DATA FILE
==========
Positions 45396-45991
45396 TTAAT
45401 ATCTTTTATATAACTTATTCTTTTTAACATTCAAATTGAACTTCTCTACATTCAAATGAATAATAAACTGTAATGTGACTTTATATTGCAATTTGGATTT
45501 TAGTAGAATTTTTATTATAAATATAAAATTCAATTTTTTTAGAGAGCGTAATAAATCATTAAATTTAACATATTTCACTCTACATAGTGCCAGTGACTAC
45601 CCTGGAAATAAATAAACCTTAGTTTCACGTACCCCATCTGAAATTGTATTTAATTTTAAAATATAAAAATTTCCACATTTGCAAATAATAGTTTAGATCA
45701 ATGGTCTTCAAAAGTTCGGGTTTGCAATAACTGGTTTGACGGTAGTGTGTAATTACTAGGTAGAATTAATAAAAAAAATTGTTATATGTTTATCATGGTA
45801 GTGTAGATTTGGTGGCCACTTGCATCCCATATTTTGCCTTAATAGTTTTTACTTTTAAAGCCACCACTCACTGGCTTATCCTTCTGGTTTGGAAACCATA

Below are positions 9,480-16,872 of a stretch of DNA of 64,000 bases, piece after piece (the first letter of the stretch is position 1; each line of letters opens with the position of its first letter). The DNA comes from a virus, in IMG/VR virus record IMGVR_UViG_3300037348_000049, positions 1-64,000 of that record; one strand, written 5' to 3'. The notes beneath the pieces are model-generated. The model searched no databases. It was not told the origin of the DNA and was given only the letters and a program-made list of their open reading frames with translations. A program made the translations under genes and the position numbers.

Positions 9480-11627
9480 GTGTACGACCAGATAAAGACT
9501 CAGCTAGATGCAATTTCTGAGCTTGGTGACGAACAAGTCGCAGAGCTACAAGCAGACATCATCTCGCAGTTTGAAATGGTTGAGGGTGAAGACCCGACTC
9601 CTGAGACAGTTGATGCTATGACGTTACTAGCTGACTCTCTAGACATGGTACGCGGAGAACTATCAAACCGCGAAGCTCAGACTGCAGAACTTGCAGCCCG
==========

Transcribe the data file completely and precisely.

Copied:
Positions 45396-45991
45396 TTAAT
45401 ATCTTTTATATAACTTATTCTTTTTAACATTCAAATTGAACTTCTCTACATTCAAATGAATAATAAACTGTAATGTGACTTTATATTGCAATTTGGATTT
45501 TAGTAGAATTTTTATTATAAATATAAAATTCAATTTTTTTAGAGAGCGTAATAAATCATTAAATTTAACATATTTCACTCTACATAGTGCCAGTGACTAC
45601 CCTGGAAATAAATAAACCTTAGTTTCACGTACCCCATCTGAAATTGTATTTAATTTTAAAATATAAAAATTTCCACATTTGCAAATAATAGTTTAGATCA
45701 ATGGTCTTCAAAAGTTCGGGTTTGCAATAACTGGTTTGACGGTAGTGTGTAATTACTAGGTAGAATTAATAAAAAAAATTGTTATATGTTTATCATGGTA
45801 GTGTAGATTTGGTGGCCACTTGCATCCCATATTTTGCCTTAATAGTTTTTACTTTTAAAGCCACCACTCACTGGCTTATCCTTCTGGTTTGGAAACCATA

Below are positions 9,480-16,872 of a stretch of DNA of 64,000 bases, piece after piece (the first letter of the stretch is position 1; each line of letters opens with the position of its first letter). The DNA comes from a virus, in IMG/VR virus record IMGVR_UViG_3300037348_000049, positions 1-64,000 of that record; one strand, written 5' to 3'. The notes beneath the pieces are model-generated. The model searched no databases. It was not told the origin of the DNA and was given only the letters and a program-made list of their open reading frames with translations. A program made the translations under genes and the position numbers.

Positions 9480-11627
9480 GTGTACGACCAGATAAAGACT
9501 CAGCTAGATGCAATTTCTGAGCTTGGTGACGAACAAGTCGCAGAGCTACAAGCAGACATCATCTCGCAGTTTGAAATGGTTGAGGGTGAAGACCCGACTC
9601 CTGAGACAGTTGATGCTATGACGTTACTAGCTGACTCTCTAGACATGGTACGCGGAGAACTATCAAACCGCGAAGCTCAGACTGCAGAACTTGCAGCCCG